Along with excitement and grief, I imagine some of you are wondering if you made the right choice to begin college this fall. There’s a lot going on right now in our country and the world —events and movements that demand our attention and make a claim on our lives. There’s a worldwide pandemic that has wrecked the economy and left so many people without jobs. There is a deeply consequential election only two months away. And there’s an ongoing uprising in response not only to the murder of George Floyd and so many others, but to the long history of racism in this country and the very real consequences it continues to have in peoples’ lives. Even in the midst of the excitement of the new year, maybe you’re wondering if there’s somewhere else you’re needed right now. Maybe with all that is happening in the world, you’re unsure of where you ought to be.
All of these feelings — the excitement, the grief, the uncertainty—reflect the things that matter most to us. And the things that matter most to us—who we are, what we hope for, what we love, what we fear, what we feel called to do and be in this world — are often hidden below the surface. We can’t always see what’s stirring within us just by looking at each other — we have to find a way to share our deepest questions and our fiercest hopes for them to become visible.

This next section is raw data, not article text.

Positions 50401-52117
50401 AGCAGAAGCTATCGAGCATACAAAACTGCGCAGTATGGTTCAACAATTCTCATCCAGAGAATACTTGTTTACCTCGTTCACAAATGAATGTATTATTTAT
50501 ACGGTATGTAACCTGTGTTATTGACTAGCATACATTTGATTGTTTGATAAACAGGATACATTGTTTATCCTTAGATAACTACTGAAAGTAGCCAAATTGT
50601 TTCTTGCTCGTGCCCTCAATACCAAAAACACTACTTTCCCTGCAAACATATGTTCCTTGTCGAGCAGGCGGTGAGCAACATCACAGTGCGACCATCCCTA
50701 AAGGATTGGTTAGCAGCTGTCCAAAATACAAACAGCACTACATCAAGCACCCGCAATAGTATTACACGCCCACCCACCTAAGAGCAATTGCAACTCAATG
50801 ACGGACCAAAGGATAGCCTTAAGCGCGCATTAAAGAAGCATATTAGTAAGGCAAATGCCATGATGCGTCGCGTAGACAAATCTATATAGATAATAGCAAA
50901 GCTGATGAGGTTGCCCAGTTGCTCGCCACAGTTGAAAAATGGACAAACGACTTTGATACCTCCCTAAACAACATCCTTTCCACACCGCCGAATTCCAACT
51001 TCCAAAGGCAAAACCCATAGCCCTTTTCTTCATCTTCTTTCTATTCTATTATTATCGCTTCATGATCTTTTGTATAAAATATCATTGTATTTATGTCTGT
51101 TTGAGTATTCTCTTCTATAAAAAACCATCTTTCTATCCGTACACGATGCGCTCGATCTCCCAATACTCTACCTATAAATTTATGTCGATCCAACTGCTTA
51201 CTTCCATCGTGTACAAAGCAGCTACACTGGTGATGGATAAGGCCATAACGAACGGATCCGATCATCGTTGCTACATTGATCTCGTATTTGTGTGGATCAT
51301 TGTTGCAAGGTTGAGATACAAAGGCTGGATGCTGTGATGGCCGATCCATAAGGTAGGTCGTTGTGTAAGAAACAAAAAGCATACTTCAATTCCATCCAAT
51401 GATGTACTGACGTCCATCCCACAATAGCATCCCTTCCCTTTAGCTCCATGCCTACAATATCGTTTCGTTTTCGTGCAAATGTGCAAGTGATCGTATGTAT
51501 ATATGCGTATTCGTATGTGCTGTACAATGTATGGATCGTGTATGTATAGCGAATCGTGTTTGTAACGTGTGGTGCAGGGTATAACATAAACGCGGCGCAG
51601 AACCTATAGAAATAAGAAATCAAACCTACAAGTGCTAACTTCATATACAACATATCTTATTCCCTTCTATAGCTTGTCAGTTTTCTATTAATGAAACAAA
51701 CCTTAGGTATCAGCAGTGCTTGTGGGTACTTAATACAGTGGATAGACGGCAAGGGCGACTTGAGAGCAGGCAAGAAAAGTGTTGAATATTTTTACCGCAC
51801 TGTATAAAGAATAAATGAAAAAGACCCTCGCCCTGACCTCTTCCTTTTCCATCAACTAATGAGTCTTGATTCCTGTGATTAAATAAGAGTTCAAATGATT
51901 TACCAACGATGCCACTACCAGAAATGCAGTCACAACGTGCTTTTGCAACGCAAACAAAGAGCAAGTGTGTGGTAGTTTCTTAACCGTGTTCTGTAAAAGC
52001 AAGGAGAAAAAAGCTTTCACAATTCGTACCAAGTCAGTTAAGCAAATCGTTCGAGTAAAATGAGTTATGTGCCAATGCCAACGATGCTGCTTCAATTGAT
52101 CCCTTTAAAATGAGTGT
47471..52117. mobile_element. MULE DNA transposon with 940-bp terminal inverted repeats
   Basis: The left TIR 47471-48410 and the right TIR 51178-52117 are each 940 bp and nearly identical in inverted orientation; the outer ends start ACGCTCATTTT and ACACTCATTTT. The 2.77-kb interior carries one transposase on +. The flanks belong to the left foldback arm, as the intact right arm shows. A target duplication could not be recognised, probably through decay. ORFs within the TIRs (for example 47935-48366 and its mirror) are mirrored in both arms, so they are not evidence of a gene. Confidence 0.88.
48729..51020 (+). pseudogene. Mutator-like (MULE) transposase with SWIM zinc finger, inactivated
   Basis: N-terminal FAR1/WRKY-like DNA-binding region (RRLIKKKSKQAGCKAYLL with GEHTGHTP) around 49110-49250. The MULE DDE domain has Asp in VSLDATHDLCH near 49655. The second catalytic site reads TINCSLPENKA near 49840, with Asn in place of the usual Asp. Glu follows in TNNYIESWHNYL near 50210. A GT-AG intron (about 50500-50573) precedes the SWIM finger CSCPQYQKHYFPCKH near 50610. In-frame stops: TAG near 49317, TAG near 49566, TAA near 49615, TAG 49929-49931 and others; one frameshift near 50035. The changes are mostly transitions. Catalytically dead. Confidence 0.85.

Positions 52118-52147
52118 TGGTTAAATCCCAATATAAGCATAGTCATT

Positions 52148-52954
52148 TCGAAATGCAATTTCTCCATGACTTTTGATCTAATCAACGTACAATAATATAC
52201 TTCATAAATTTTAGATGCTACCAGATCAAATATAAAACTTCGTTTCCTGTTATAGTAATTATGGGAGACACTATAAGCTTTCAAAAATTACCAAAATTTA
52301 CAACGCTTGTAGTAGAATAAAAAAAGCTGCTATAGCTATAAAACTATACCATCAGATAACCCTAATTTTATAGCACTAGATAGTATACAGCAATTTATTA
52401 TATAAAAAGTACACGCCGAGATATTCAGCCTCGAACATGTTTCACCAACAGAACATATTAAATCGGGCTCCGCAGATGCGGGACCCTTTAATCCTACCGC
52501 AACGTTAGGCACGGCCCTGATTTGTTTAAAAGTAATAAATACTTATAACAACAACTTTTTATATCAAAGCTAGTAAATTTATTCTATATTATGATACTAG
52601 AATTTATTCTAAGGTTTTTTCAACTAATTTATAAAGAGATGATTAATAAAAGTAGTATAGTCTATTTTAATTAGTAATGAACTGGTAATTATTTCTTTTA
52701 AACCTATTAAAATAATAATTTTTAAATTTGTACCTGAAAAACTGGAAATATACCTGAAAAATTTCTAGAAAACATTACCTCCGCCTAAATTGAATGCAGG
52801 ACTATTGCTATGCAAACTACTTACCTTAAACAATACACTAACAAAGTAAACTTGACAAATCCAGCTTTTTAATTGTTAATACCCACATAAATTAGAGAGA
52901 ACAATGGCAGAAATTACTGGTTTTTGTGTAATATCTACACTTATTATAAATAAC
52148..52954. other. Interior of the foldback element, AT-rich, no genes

I love the way that Psalm 42, read so beautifully for us by Alex Grayson, describes the sharing of what is beneath the surface: deep calls to deep. God speaks to us from the depths where God dwells, the psalmist seems to say, and addresses us in our own depths. For the psalmist this is an overwhelming experience, akin to being underwater in the ocean and feeling powerful currents and waves moving above our heads. “Deep calls to deep at the thunder of your cataracts; all your waves and your billows have gone over me,” the psalmist writes. Psalm 42 moves back and forth between confronting God’s absence and hoping in God’s presence, seeking God in memory and in song, in mourning and anger and praise. A monk I once knew used to say that the psalms take us all the way in and all the way down, leaving no dimension of our humanity unexpressed. Psalm 42 offers language for the vulnerability of this moment: what it feels like when what is hidden is laid bare by the forces of history--the longstanding inequalities, the deep-seated prejudice, the violence—and how those depths call to us in our depths, asking how we will respond.